the numbers are in. the biennial frankfurt-located light+building, held from april to , logged a 16 percent increase over its 2004 attendee numbers, from 116,000 visitors two years ago to 134,489 this year. Show manager Messe Frankfurt also reported international participation of 32 percent (up from 27 percent two years ago). While not all of the 119,000 square feet of exhibition space was devoted to lighting (the show also incorporated engineering, home and building automation, and architecture-related systems), there was more than enough on the 15 lighting-devoted floors to keep the ambitious visitor busy for at least five days-and sore for many more following.

Among U.S. attendees, the response was overwhelmingly positive, particularly for first-timers who cannot help but be impressed with the sheer volume, as well as the general quality, of everything from product to booth design. (At least this is the case in the main halls-a few of the pavilions are afflicted with the same familiar trade show schlock.) Attending for the first time, David Clinard, a lighting designer in the exhibition department of New York's American Museum of Natural History, says he was impressed to see manufacturers 'spending time and energy on product development, instead of just making adjustments to existing product lines. They are interested in new ways of integrating lighting into architectural spaces.' The show, he notes, will definitely be on his 2008 itinerary.

Messe Frankfurt reported a significant increase in U.S. exhibitors for the 2006 show. While the total number was only 22 (versus China's 290, for example), it represented a 37.5 percent increase over 2004's number. Of the countries with the most exhibiting manufacturers, only a few saw a decrease from 2004 to 2006: Switzerland, Taiwan, and Turkey. (See 'Top Exhibitors by Country,' left.)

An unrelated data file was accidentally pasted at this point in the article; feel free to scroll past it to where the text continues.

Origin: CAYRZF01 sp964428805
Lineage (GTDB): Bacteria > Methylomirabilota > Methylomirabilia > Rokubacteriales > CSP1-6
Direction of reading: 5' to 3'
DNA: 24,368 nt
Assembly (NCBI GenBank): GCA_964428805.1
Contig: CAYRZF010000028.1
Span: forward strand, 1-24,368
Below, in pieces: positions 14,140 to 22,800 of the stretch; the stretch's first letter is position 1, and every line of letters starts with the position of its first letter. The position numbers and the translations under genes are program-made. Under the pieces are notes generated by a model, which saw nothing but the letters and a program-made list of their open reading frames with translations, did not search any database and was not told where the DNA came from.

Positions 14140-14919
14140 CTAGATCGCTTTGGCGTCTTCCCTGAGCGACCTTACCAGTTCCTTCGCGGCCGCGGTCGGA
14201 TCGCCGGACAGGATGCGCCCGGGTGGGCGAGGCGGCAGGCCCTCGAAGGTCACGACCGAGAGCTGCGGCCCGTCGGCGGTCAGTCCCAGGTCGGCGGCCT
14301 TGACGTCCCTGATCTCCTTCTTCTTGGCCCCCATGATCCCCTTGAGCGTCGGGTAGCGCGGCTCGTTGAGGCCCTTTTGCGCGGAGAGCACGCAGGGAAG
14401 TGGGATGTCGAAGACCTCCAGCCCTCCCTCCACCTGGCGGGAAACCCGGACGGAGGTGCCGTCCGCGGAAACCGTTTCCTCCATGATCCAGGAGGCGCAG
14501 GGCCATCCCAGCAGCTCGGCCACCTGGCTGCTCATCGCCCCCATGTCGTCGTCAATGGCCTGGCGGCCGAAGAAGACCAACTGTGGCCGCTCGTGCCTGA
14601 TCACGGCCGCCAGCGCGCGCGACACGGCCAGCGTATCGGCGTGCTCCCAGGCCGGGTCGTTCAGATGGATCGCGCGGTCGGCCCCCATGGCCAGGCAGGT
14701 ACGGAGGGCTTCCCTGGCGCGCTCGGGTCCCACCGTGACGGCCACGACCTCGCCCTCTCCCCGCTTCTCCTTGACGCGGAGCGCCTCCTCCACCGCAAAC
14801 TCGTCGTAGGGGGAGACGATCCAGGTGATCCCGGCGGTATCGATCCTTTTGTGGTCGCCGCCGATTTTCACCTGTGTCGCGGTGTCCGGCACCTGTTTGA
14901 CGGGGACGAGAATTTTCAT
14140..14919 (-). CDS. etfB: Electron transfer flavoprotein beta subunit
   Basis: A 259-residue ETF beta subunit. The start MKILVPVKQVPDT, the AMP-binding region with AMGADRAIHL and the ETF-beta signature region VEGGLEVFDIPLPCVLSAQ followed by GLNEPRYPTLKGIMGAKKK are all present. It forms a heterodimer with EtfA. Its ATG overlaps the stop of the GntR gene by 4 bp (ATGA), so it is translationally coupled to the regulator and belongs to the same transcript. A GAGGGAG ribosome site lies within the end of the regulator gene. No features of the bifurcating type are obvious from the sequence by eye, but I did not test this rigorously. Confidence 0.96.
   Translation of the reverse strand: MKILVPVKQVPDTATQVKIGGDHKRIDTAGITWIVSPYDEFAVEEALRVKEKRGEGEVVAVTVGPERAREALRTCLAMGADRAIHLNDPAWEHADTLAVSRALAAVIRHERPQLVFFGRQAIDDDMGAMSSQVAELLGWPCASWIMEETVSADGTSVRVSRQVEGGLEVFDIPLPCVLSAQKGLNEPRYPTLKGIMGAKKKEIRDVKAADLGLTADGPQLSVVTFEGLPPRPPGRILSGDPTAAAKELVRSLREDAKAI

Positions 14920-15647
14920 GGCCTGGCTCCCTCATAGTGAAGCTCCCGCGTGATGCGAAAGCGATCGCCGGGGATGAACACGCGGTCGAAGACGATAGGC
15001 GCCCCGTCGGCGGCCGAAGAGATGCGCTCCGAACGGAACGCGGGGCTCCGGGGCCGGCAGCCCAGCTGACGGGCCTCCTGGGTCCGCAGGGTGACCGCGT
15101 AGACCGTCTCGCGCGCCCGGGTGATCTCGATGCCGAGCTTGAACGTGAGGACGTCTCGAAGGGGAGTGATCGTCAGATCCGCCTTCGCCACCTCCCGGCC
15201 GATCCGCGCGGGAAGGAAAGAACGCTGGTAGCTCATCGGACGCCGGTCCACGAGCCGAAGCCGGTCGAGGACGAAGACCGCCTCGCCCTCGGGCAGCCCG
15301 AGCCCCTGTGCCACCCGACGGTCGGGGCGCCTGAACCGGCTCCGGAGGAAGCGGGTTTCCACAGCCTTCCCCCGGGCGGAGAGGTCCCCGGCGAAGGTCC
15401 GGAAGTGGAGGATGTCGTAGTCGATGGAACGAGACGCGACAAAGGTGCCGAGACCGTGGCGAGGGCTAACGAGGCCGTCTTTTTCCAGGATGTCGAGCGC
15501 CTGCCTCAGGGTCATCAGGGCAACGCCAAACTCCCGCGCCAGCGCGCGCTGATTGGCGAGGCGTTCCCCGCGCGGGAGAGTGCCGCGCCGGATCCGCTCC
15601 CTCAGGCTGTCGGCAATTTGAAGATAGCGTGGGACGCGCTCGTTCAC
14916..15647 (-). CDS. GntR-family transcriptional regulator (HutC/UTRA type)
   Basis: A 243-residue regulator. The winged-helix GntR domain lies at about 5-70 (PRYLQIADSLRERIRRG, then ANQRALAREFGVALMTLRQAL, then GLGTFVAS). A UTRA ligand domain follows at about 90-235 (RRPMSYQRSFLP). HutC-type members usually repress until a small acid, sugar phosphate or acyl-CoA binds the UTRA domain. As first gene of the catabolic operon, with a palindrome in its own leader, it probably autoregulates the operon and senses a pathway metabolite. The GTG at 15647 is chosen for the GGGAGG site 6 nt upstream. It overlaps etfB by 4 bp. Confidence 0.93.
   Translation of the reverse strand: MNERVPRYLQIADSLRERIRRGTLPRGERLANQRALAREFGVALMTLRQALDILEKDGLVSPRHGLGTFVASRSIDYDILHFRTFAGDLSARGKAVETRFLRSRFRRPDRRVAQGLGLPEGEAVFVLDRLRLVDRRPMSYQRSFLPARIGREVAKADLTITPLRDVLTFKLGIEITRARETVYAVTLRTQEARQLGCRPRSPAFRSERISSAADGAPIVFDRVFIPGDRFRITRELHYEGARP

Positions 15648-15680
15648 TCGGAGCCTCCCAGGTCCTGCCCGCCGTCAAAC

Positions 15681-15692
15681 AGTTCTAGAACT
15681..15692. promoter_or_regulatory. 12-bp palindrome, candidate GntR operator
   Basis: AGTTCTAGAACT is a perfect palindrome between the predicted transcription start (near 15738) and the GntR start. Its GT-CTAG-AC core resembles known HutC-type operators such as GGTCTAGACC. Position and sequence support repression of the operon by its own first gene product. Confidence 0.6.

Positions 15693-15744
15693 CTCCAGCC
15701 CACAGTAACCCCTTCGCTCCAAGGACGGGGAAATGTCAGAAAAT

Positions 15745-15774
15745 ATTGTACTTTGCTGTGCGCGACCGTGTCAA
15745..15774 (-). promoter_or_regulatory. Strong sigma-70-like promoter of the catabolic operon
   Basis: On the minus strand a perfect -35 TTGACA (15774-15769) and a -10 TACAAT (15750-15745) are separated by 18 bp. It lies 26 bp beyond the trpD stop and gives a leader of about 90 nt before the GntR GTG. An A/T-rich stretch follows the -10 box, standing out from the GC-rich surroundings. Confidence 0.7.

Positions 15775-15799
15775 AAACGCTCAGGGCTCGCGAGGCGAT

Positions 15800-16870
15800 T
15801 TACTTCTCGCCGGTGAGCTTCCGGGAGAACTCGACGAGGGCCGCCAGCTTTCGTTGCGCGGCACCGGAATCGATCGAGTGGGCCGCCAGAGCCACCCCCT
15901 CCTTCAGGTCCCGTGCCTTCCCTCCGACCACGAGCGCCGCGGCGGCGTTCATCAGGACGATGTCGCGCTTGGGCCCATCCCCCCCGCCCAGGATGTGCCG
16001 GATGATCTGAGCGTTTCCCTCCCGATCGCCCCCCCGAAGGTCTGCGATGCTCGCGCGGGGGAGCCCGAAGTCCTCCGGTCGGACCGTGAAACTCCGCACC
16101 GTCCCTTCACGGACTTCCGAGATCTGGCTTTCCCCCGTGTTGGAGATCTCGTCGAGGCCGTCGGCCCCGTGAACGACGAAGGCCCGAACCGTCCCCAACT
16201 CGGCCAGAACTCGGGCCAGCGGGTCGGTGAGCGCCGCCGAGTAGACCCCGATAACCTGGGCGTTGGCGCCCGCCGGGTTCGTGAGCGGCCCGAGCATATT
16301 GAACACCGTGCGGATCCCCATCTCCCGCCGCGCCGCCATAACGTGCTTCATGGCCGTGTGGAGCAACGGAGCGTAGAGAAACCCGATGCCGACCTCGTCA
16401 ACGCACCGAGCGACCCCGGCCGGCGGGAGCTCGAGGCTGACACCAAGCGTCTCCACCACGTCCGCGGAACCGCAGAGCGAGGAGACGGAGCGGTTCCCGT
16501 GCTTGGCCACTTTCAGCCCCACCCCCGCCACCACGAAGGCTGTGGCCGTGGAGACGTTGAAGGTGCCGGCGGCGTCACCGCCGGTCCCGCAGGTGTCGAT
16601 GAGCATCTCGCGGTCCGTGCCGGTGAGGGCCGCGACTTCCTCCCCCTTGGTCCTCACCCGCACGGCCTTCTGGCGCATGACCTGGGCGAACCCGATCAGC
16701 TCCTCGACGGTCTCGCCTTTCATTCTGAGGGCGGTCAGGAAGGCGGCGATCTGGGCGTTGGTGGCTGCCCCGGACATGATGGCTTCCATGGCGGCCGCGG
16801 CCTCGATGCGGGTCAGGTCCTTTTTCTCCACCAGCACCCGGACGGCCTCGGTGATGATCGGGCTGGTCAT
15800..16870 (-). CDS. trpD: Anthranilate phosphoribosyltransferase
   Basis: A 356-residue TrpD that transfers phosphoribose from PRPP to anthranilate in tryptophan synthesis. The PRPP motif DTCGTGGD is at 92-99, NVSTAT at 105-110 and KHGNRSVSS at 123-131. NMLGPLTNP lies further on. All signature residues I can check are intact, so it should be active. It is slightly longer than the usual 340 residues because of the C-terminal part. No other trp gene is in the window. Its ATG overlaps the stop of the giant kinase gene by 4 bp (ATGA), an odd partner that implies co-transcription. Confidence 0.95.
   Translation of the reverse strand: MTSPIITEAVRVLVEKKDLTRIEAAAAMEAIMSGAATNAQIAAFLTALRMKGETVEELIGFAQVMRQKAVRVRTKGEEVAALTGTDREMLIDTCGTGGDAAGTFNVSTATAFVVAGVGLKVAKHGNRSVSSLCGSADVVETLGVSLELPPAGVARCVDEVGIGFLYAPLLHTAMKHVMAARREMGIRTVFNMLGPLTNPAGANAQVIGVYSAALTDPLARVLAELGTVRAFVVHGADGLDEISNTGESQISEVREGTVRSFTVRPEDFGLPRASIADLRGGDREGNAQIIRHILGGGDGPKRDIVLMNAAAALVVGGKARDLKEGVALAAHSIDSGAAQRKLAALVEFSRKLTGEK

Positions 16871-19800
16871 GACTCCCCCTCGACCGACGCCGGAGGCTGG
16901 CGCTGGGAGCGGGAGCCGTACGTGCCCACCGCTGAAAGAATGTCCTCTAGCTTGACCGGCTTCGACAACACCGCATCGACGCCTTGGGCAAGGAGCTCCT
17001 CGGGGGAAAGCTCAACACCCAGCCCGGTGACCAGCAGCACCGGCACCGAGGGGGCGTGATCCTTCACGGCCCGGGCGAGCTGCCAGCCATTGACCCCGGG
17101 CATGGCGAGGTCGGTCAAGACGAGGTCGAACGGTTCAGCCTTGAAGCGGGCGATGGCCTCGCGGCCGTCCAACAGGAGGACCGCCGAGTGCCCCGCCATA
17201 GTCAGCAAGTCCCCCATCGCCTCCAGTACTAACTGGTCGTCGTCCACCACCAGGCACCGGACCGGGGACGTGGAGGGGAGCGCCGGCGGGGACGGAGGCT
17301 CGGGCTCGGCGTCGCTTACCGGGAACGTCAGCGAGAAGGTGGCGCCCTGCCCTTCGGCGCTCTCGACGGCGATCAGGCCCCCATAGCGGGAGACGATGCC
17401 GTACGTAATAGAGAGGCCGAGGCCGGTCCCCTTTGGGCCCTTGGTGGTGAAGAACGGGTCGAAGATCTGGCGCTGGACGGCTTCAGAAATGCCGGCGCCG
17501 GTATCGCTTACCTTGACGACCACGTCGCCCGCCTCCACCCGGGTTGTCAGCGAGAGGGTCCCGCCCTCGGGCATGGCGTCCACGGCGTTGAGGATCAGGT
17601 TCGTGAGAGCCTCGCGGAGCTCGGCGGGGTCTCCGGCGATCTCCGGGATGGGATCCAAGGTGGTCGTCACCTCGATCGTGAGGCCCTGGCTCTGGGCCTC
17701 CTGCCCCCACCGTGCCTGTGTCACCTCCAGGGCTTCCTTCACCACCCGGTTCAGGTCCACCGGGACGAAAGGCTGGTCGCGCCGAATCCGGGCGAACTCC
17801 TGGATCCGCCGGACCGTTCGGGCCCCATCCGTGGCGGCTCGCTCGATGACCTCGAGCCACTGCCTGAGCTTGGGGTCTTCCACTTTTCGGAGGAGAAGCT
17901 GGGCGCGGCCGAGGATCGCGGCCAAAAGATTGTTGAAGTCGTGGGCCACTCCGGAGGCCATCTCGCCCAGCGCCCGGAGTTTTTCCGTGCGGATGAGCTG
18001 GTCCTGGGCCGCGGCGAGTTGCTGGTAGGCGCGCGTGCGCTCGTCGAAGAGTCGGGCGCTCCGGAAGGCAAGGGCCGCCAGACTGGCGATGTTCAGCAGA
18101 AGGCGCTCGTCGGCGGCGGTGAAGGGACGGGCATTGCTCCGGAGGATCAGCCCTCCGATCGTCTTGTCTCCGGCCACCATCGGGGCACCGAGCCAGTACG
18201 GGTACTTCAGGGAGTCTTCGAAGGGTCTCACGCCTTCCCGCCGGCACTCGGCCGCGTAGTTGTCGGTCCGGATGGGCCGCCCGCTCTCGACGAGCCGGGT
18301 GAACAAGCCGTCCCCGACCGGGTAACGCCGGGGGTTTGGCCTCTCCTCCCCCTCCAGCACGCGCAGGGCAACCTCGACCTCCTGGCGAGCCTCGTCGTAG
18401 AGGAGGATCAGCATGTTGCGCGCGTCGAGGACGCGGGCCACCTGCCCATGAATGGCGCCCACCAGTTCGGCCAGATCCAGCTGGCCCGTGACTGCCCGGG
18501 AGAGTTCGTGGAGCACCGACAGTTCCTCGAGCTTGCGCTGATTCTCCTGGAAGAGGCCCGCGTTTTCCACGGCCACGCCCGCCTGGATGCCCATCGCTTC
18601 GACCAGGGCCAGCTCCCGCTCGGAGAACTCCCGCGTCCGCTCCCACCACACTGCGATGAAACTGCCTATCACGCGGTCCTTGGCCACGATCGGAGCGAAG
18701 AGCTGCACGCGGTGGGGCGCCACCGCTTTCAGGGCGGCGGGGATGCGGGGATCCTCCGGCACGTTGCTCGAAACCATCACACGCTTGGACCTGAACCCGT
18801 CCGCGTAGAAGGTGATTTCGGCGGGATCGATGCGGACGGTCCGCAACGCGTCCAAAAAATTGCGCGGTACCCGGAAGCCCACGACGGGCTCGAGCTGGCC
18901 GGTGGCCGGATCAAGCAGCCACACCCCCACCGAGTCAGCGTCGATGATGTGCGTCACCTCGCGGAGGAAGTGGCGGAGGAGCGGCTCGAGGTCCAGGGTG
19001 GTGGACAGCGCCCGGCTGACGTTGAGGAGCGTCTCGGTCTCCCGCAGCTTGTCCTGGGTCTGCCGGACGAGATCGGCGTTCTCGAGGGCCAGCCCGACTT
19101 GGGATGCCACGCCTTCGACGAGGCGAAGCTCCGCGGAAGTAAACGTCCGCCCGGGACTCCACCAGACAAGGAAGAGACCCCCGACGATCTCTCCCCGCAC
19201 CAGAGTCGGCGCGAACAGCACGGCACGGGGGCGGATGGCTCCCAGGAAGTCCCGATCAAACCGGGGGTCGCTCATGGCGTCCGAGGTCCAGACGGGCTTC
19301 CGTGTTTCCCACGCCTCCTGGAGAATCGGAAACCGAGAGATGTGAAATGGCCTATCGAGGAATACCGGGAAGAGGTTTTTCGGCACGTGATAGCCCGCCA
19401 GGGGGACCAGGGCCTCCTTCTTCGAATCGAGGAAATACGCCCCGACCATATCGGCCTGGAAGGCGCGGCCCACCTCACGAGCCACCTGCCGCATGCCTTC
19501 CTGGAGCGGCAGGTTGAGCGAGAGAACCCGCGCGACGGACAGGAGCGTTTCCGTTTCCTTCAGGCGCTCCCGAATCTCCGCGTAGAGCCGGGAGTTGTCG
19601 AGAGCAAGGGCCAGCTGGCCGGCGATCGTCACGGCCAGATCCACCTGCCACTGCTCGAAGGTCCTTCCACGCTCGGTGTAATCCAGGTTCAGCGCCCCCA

In addition to aisle after aisle of product, a number of interesting extracurricular events engaged show goers. The 'Lights of the Future' competition honored luminaires that combined energy efficiency with design-among them products from Artemide, Hess Form+Licht, and Reggiani. Young Designer awards were also given: first prize went to Robin Carpenter for her Spiralight, second to Bettina Wassermann for the Luna luminaire, and thirds to both Henning Bögershausen for Blattwerk and Sabrina Catrin Meyer for L!ight-Me.

Outside the fair grounds, the Luminale program offered a series of installations, events, exhibits, and other points of interest around the city and outlying neighborhoods-more than 160 in total. Each project was autonomously funded and organized, but unified in its focus on light. A Luminale city tour was offered (though this was booked long in advance), as well as a nightly bus circuit, to help visitors view the illuminated sites-some permanent, most temporary. The European Lighting Designers' Association also partnered with the IALD to host a 'Celebration of Light' at the Frankfurt Opera House. The evening of drinking and dancing featured a presentation by Luc LaFortune from Cirque du Soleil, and a light show in the building's main volume.

Altogether, from the show floor to the city outside, the Light+Building event is a must for design practitioners that work with light. Mark your calendars now for April 6 to 10, 2006. For more information on the show, visit A|L

(A|L will report on product trends from Light+Building in its July/August 2006 issue.)